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Author Topic: NO brood, no eggs, no larvae nothing but honey  (Read 2433 times)
LoriMNnice
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« on: September 03, 2012, 06:03:46 PM »

So today I did a major inspection on both hives I checked every frame
Hive #1 4 mediums with nothing but bees and honey capped and uncapped, no brood, eggs, larvae nothing. Not even a queen cell.
Hive #2 1 deep 3 mediums. 3 frames of the deep had capped brood etc.

So should I combine the hives?
Take brood from hive #2 and give to #1?

I am in MN so the weather will change soon and not to much blooming anymore

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Pearl City Apiary
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« Reply #1 on: September 03, 2012, 06:22:39 PM »

If you are certain they are queenless than I would combine.  Harvest of save the honey for feeding.

How did the hives attitude seem?  Were they loud?  Agressive?

I ask becuase my russians queens have stopped laying.  Queenright but broodless.
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LoriMNnice
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« Reply #2 on: September 03, 2012, 06:29:38 PM »

If you are certain they are queenless than I would combine.  Harvest of save the honey for feeding.

How did the hives attitude seem?  Were they loud?  Agressive?

I ask becuase my russians queens have stopped laying.  Queenright but broodless.

They were loud but I am so new to this that I thought it was because I was digging in the hive etc. I did not get stung but I was suited up but lots of bees bumping me.

In my eyes there were lots of bees in the hive but again I am not experienced what I see as lots of bees may not be lots of bees to someone else. I was shocked not see any brood etc. This has been my best hive.
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tillie
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« Reply #3 on: September 03, 2012, 08:49:10 PM »

Is there a dearth?  Not seeing eggs or larvae doesn't mean necessarily that there isn't a queen.  If the nectar flow has stopped and they are without supplies coming in, sometimes the queen quits laying because they have to have stores to raise brood.  She may be there, just not laying.  Usually when you open a queenless colony, there is a definite roar - different than normal bee humming in the hive....it's a loud, rising buzz.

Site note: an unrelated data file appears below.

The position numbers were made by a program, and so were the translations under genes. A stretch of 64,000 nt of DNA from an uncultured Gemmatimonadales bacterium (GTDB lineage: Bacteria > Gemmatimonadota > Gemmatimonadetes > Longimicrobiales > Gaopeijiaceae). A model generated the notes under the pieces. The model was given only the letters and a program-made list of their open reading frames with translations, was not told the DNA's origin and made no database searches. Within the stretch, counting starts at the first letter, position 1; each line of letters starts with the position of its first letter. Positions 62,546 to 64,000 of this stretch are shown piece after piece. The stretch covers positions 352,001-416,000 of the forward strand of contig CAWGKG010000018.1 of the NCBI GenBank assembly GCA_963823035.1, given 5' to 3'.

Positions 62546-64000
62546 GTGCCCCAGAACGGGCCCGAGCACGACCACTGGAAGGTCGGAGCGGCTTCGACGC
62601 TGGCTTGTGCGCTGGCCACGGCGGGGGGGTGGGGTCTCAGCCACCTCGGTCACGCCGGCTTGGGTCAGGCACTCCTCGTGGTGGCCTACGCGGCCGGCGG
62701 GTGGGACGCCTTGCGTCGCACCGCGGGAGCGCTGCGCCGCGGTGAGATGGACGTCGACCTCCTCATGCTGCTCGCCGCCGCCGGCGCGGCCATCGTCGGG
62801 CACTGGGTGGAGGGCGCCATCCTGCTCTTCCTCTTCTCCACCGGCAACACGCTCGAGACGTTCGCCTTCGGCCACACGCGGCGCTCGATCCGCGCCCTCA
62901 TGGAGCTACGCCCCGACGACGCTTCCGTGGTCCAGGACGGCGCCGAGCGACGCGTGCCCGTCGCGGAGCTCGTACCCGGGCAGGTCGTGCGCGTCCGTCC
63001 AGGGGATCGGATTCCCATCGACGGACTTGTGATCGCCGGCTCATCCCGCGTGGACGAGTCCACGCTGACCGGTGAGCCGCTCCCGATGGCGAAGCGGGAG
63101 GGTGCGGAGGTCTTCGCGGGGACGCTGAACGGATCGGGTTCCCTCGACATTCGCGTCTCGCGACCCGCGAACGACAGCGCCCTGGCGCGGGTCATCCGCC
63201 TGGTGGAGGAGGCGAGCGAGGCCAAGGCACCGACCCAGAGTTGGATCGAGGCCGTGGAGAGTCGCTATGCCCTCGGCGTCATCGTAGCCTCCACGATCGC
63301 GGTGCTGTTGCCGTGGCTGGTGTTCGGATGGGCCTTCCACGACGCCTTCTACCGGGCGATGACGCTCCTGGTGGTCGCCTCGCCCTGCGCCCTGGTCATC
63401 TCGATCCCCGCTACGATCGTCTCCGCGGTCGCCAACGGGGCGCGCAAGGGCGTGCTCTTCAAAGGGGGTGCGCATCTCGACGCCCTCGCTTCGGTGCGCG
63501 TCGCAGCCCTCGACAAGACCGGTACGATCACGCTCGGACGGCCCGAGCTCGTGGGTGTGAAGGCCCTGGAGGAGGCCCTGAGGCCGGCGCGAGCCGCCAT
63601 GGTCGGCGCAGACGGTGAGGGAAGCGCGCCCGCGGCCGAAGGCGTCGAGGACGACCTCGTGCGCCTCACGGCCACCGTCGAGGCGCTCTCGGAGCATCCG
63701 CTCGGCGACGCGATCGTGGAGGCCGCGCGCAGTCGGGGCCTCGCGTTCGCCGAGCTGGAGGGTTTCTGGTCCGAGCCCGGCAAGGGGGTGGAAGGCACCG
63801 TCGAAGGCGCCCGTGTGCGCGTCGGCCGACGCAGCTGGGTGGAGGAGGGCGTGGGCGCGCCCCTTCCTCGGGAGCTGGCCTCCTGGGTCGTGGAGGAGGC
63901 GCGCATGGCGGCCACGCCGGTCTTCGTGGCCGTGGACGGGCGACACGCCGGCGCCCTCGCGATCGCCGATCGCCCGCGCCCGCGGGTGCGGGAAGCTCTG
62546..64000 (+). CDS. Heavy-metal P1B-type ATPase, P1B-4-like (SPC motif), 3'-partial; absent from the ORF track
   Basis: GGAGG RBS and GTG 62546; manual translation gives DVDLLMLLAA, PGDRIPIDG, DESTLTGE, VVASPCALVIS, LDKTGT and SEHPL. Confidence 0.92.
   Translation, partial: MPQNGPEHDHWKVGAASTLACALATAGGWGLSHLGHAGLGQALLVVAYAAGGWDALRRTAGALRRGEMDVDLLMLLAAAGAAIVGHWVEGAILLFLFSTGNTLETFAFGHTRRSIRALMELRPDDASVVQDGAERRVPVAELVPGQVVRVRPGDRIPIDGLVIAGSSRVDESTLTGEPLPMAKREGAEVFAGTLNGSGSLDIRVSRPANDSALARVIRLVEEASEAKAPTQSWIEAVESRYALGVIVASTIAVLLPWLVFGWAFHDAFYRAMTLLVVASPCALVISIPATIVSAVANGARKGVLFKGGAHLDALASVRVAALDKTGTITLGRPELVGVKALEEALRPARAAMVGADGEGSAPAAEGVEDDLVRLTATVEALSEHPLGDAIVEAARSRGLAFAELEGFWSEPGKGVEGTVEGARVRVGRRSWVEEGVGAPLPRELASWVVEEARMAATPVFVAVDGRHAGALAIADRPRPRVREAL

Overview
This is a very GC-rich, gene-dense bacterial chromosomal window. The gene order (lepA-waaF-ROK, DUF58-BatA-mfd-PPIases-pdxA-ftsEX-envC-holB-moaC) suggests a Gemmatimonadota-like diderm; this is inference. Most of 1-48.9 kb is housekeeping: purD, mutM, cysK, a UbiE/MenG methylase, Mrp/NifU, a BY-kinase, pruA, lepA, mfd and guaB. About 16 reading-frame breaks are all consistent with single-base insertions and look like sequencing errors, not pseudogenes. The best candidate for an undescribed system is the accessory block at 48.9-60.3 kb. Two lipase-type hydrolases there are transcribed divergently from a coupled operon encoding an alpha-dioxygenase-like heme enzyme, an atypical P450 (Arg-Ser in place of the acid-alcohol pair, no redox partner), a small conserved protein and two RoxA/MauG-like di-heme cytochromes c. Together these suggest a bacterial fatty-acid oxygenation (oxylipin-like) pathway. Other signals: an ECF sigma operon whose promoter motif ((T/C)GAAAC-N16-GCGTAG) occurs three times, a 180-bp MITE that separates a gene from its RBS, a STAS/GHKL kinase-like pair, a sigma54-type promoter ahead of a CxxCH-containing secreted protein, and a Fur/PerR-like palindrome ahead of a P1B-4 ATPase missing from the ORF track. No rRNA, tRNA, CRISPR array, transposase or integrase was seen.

Linda T in Atlanta
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LoriMNnice
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« Reply #4 on: September 03, 2012, 09:06:53 PM »

Is there a dearth?  Not seeing eggs or larvae doesn't mean necessarily that there isn't a queen.  If the nectar flow has stopped and they are without supplies coming in, sometimes the queen quits laying because they have to have stores to raise brood.  She may be there, just not laying.  Usually when you open a queenless colony, there is a definite roar - different than normal bee humming in the hive....it's a loud, rising buzz.

Linda T in Atlanta

I was just searching your blog Linda Smiley No dearth still a flow but not heavy. No roar either it just sounded like normal bee buzzing when you bug them.

Would a queenless hive have a lot of bees? It seemed like every frame I pulled out was over half full of bees on both sides.

Can I wait awhile and check again for eggs or the queen? I was going to take honey from them today because they have a lot and so does my other hive so I was going to take 2-3 frames from them and 2-3 from the other hive. But I didn't take any.
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BlueBee
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« Reply #5 on: September 03, 2012, 09:22:43 PM »